Years later, Ed and his surviving siblings donated the family’s ranch near Hayden to the Nature Conservancy to prevent development on the property, which is hard by the Yampa River — where the family revolutionized the bull-breeding business with Herefords. The key condition of the donation was that the land be operated as a working ranch in perpetuity.
Carpenter, a graduate of Stanford University who spent most of a career in civil engineering in California before returning to his native state in the 1970s, embraced politics, becoming a respected Republican who represented Grand Junction’s House District 54 from 1984 to 1988.
He served with McInnis, who said upon Carpenter’s death that he’d lost a friend, longtime mentor and supporter.
“But we went at it about engineers and lawyers,” said McInnis, an attorney. “He thought the biggest impediment to the world was lawyers, so I told him at the microphone one day that he better be headed for heaven, and I was sure he would be, because the other place would be filled with lawyers.”
“Ed gets right up to the mic and said, ‘If I get there with the lawyers, I’ll make sure they have a tougher time than I will,’” McInnis said. “Ed was sharp, gruff, and he had the heart of a mountain.”
Former state Sen. Tillie Bishop, R-Grand Junction, recalled when Carpenter sponsored a rewrite and updating of state statutes governing surveys — “something that hadn’t been done since statehood. He had me carry it in the Senate and, boy, did that stir up a can of worms.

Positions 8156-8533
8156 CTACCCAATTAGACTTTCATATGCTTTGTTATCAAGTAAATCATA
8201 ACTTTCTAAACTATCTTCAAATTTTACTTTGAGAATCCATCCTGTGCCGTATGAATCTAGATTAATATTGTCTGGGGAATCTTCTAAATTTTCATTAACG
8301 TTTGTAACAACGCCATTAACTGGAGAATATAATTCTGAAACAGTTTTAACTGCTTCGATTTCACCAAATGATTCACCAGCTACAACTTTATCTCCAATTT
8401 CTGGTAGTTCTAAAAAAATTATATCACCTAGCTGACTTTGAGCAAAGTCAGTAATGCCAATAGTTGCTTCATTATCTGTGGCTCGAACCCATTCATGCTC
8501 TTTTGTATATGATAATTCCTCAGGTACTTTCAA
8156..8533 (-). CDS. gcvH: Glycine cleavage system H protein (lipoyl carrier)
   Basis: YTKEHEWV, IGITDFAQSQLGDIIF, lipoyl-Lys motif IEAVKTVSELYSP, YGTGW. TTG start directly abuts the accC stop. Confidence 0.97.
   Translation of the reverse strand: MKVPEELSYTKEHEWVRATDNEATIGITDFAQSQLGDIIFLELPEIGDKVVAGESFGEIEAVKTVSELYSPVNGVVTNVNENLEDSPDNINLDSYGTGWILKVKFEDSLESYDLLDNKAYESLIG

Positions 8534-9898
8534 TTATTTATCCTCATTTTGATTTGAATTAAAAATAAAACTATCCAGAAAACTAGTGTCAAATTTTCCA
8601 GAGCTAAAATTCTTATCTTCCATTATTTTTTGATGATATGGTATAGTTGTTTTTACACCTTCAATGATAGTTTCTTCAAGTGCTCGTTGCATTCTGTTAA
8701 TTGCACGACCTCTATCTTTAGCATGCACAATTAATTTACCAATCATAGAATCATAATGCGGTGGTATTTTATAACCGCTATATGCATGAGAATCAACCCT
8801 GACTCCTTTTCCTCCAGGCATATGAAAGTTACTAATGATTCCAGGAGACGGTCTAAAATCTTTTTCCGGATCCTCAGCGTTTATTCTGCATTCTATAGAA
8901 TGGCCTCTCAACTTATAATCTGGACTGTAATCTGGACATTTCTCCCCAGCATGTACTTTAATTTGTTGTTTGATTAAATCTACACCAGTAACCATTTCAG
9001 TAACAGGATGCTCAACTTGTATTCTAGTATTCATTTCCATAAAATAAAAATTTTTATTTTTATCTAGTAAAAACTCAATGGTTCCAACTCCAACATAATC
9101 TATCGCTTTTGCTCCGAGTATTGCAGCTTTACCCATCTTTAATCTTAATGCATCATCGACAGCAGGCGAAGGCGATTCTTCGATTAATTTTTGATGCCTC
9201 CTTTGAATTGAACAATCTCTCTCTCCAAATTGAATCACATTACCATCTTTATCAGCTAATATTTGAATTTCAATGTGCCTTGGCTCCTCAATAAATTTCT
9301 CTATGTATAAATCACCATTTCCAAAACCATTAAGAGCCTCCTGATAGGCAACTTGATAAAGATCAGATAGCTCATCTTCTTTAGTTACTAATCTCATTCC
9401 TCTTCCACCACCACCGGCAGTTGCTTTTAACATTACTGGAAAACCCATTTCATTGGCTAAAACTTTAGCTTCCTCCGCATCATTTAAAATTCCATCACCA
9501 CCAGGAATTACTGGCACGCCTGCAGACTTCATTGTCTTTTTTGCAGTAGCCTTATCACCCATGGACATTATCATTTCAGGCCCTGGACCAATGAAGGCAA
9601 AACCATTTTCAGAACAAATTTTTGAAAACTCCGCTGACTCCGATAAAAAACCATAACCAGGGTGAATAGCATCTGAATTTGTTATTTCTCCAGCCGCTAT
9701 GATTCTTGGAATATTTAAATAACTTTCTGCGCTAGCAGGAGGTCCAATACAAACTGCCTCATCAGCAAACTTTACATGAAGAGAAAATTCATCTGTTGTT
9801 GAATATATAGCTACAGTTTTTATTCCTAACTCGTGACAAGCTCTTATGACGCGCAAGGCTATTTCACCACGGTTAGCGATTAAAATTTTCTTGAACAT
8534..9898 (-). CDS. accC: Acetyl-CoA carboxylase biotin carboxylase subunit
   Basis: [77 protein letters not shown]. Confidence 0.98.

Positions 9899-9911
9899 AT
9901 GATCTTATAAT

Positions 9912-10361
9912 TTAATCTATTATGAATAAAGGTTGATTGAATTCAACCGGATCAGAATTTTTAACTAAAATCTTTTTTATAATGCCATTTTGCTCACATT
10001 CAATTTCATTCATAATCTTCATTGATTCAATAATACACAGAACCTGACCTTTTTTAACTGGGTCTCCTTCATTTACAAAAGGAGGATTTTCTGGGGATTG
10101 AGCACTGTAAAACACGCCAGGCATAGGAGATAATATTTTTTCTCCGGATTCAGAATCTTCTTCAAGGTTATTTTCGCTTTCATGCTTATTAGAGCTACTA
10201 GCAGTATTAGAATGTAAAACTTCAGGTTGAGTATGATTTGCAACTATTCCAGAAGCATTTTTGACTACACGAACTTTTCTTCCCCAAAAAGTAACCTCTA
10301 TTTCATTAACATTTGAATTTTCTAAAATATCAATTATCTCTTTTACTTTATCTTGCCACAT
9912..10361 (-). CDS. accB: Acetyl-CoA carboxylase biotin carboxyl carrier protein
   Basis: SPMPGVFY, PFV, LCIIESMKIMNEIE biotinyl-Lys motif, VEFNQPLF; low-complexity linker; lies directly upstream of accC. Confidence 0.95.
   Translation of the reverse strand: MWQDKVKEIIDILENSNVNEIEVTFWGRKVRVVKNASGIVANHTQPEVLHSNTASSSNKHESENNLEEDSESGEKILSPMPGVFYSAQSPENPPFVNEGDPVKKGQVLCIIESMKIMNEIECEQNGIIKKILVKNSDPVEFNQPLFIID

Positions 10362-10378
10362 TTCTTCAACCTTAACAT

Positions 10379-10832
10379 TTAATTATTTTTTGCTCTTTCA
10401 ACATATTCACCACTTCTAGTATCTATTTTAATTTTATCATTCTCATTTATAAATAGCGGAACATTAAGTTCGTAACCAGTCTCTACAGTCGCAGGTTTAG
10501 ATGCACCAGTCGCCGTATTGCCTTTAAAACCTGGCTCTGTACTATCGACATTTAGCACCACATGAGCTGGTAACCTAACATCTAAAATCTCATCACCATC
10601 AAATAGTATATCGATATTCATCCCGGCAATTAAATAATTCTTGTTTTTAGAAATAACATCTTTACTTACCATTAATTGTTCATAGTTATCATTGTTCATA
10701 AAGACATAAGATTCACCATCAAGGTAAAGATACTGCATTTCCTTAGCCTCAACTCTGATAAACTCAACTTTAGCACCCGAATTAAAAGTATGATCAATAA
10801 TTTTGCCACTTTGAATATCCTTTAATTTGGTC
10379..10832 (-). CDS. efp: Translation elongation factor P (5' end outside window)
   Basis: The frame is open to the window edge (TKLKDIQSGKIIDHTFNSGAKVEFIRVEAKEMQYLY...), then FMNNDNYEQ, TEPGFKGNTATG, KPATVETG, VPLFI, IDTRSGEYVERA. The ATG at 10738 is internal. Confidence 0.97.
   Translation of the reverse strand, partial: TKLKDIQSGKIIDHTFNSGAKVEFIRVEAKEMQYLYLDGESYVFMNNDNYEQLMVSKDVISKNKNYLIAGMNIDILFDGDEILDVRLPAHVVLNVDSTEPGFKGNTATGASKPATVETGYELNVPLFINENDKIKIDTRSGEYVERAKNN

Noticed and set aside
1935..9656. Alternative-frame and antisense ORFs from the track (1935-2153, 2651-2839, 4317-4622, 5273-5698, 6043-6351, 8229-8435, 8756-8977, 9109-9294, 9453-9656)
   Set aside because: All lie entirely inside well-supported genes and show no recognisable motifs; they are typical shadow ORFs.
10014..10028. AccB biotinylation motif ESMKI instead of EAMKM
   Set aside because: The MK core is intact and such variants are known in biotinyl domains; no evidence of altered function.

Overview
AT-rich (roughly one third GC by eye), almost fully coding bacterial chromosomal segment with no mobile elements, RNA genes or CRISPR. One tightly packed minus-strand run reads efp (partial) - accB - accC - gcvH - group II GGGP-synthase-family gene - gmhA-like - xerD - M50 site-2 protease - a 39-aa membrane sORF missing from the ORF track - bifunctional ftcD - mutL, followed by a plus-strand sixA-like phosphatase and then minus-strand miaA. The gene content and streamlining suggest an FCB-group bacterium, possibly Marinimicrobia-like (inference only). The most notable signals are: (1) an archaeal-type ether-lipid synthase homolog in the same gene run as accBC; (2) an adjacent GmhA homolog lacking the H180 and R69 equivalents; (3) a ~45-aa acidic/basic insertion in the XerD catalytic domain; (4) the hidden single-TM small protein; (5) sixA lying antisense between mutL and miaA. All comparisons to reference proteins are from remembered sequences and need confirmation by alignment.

“But Ed got his way, and his civil engineering background was quite valuable,” Bishop said. “We were never in any doubt where Ed stood on any issue.”
Former state Sen. Dave Wattenberg, R-Walden, and Carpenter were notorious for their practical jokes, most pulled on each other. The two men had much in common.
“Ed came from a ranching background, and both of us had that heritage,” Wattenberg said. “With him in the House and me in the Senate, we got a lot done. When he got excited, it was full speed ahead.”
Wattenberg said the Carpenters developed purebred Herefords and most were sold at what had become a famous annual bull auction, but all along, “Ed didn’t want that ranch developed. And it won’t be.”
Former state Reps. Gayle Berry and Matt Smith, both Grand Junction Republicans whose tenure in the Legislature came later, credited Carpenter for mentoring both of them.
“He told it like it was, not politically correct, just straight,” Berry said. “He did what he thought was right, and he didn’t care who he took out after. I miss the straight style. We don’t see it anymore.”
“His understanding of water still amazes me today,” Smith said. “His engineering background served him well, and he was a wonderful storyteller. Ed was a very humble person with an extraordinary sense of humor.”
Carpenter is survived by his wife, Martha, of Grand Junction; sons Dan, of Salt Lake City, and John, of Washington; daughters Amy Sanford of Portland, Ore., Jan Bradford, of Golden, and Jean Butcher, of Colorado Springs; one brother, Willie Carpenter, of Denver; one sister, Roz Garcia, of Hayden; 12 grandchildren and three great-grandchildren.